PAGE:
native

native

synonyms, antonyms, definitions, examples & translations of native in English

English Online Dictionary. What means native‎? What does native mean?

From Middle English natif, from Old French natif, from Latin nātīvus, from nātus (birth). Doublet of naive and neif.

  • (Received Pronunciation, General American) IPA(key): /ˈneɪtɪv/
    • (weak vowel merger) IPA(key): /ˈneɪtəv/
    • IPA(key): /ˈneɪtɪv/
  • Rhymes: -eɪtɪv
  • Hyphenation: na‧tive

native (comparative more native, superlative most native)

  1. Belonging to one by birth.
  2. Characteristic of or relating to people inhabiting a region from prehistoric times.
  3. Alternative letter-case form of Native (of or relating to the native inhabitants of the Americas, or of Australia).
  4. Born or grown in the region in which it lives or is found; not foreign or imported.
  5. (biology, of a species) Which occurs of its own accord in a given locality, to be contrasted with a species introduced by humans.
  6. (computing, of software) Pertaining to the system or architecture in question.
  7. (mineralogy) Occurring naturally in its pure or uncombined form.
  8. Arising by birth; having an origin; born.
  9. Original; constituting the original substance of anything.
  10. Naturally related; cognate; connected (with).
  • (belonging to one by birth): inborn, innate; See also Thesaurus:innate
  • (born or grown in the region in which it is found): aboriginal, autochthonous, indigenous; See also Thesaurus:native
  • (antonym(s) of born or grown in the region in which it is found): foreign, fremd; See also Thesaurus:foreign

native (plural natives)

  1. A person who is native to a place; a person who was born in a place.
  2. (in particular) A person of aboriginal descent, as distinguished from a person who was or whose ancestors were foreigners or settlers/colonizers. Alternative letter-case form of Native (aboriginal inhabitant of the Americas or Australia).
  3. A native speaker.
  4. Ostrea edulis, a kind of oyster.
  • In North America, native/Native came into use as an umbrella term for the indigenous inhabitants of America as Indian began to fall out of formal usage (because it originated from Columbus's mistaken belief that he was in India and the people he encountered were Indians). Other designations include Native American, Native Canadian, and American Indian. In Canada, the terms include Inuit and Metis and the adjectives First Nation/First Nations.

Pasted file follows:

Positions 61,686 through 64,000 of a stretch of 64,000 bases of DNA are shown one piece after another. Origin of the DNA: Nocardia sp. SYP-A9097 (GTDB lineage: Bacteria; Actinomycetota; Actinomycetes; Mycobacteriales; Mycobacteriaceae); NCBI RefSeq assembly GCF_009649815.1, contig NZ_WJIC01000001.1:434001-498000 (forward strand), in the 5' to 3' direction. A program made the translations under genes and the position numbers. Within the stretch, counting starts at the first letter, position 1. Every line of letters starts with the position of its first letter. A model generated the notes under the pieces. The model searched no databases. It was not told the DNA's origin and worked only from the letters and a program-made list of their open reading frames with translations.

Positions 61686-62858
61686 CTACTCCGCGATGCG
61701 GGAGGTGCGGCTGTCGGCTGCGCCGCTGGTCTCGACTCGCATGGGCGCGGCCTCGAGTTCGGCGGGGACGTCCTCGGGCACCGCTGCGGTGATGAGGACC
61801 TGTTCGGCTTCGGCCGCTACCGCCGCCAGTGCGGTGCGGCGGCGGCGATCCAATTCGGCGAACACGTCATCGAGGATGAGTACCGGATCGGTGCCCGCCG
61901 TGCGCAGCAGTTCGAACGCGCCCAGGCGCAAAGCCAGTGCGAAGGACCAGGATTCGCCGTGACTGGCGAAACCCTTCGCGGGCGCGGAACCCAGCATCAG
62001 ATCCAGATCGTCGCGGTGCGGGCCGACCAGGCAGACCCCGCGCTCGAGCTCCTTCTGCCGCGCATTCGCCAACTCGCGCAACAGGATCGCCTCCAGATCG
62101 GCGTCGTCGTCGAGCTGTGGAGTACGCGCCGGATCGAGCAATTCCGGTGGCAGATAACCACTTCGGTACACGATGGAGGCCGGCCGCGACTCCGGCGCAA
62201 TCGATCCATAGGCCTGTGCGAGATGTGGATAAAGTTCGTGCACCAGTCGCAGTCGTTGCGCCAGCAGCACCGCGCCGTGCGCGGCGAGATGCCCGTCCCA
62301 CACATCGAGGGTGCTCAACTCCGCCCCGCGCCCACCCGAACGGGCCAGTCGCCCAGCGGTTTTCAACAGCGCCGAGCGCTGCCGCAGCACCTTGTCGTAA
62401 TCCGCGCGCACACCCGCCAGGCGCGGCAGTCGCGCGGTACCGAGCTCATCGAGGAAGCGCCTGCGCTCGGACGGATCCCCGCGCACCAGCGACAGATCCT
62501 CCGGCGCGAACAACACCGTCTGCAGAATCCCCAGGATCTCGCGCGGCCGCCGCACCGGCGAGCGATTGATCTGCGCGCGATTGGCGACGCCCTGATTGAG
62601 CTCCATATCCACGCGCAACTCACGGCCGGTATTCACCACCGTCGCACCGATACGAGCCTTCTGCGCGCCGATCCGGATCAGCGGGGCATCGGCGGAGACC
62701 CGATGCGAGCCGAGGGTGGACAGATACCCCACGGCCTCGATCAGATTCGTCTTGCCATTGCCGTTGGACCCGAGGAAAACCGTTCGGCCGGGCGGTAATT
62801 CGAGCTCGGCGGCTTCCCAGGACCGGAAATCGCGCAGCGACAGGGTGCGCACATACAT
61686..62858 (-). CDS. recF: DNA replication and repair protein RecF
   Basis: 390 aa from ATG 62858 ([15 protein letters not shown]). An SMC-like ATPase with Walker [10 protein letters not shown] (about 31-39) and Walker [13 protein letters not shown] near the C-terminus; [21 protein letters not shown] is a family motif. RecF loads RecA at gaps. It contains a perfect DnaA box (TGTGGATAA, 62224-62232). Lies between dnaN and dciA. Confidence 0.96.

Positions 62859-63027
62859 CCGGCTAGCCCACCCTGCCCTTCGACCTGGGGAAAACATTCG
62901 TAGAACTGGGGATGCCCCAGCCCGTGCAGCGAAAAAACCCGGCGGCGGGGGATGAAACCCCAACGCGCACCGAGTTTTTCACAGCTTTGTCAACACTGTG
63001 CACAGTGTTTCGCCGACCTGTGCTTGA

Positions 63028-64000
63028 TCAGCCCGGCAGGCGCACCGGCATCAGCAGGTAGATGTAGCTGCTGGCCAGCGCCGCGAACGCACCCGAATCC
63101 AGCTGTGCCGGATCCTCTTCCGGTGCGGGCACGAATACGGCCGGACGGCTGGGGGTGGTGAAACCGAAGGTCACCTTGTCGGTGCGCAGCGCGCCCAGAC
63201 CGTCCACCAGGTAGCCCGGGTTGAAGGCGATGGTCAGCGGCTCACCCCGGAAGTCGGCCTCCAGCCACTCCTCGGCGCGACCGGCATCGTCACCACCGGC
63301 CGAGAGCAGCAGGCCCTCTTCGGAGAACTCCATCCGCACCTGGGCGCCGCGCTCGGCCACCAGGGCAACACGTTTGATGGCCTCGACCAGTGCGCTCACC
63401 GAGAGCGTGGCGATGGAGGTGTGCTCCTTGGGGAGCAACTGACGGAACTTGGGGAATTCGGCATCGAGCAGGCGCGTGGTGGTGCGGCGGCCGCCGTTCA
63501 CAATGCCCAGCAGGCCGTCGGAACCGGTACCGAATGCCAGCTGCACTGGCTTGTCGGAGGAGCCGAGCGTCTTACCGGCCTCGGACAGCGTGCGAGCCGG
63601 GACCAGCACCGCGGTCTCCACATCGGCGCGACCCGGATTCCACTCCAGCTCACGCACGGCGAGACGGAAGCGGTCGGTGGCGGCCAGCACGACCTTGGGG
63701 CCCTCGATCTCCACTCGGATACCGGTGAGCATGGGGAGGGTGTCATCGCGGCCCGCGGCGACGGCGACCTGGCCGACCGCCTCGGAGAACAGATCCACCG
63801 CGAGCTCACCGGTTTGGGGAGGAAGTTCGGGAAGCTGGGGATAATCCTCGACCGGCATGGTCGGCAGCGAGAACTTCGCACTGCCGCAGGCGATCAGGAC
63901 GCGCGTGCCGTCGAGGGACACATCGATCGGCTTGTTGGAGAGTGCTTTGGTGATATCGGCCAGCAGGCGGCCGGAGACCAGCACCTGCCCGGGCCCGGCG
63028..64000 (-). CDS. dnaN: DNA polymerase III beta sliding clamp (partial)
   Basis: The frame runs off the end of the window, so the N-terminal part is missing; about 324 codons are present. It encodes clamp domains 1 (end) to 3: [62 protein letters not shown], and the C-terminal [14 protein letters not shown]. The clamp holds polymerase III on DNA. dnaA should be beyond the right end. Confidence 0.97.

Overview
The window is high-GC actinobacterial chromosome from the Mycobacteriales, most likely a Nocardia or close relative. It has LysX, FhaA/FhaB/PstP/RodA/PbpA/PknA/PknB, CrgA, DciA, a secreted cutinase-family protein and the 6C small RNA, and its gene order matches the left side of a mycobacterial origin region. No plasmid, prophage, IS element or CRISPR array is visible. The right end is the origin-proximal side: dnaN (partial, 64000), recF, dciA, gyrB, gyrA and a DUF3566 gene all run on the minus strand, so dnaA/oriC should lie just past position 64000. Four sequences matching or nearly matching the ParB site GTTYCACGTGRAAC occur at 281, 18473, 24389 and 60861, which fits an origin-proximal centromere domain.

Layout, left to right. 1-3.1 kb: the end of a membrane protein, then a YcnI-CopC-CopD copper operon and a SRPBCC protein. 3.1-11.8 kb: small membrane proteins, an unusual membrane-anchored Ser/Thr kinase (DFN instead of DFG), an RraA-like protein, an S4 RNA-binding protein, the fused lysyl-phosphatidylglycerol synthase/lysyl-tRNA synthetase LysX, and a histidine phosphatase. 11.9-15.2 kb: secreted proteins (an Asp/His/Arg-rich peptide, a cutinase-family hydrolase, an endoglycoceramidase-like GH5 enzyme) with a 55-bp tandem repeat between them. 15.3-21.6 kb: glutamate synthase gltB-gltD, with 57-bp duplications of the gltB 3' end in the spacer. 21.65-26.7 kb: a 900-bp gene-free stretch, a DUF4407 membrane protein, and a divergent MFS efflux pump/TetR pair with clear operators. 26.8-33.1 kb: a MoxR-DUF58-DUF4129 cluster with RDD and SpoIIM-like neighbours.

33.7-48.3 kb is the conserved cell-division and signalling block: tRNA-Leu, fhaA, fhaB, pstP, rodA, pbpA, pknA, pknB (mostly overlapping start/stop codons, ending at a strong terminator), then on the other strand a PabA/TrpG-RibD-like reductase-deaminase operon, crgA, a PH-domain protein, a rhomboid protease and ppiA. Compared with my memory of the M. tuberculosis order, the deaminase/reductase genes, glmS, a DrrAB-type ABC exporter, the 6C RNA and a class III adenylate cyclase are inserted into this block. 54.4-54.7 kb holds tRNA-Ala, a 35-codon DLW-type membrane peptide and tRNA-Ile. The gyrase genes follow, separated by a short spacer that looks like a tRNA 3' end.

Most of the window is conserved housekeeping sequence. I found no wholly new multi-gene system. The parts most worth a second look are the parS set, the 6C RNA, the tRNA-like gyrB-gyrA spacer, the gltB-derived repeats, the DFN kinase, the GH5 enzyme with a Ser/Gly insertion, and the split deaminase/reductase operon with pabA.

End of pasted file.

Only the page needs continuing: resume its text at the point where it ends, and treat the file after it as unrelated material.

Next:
• homeling (uncommon, obsolete)
  • native cat
  • nativity
  • nativization
  • “native”, in OneLook Dictionary Search.
  • native in Keywords for Today: A 21st Century Vocabulary, edited by The Keywords Project, Colin MacCabe, Holly Yanacek, 2018.
  • "native" in Raymond Williams, Keywords (revised), 1983, Fontana Press, page 215.
  • “native”, in The Century Dictionary [], New York, N.Y.: The Century Co., 1911, →OCLC.
  • IPA(key): /na.tiv/
  • Homophone: natives

native

  1. feminine singular of natif
  • enviât, vanité, veinât, venait
  • IPA(key): /naˈti.ve/
  • Rhymes: -ive
  • Hyphenation: na‧tì‧ve

native

  1. feminine plural of nativo

native f pl

  1. plural of nativa
  • Aventi, aventi, avinte, evinta, nevati, vanite, venati, viante, vinate
  • (Classical Latin) IPA(key): /naːˈtiː.u̯e/, [näːˈt̪iːu̯ɛ]
  • (modern Italianate Ecclesiastical) IPA(key): /naˈti.ve/, [näˈt̪iːve]

nātīve

  1. vocative masculine singular of nātīvus
  • IPA(key): [naˈti.ve]

native

  1. feminine/neuter plural nominative/accusative of nativ

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This article based on an article on Wiktionary. The list of authors can be seen in the page history there. The original work has been modified. This article is distributed under the terms of this license.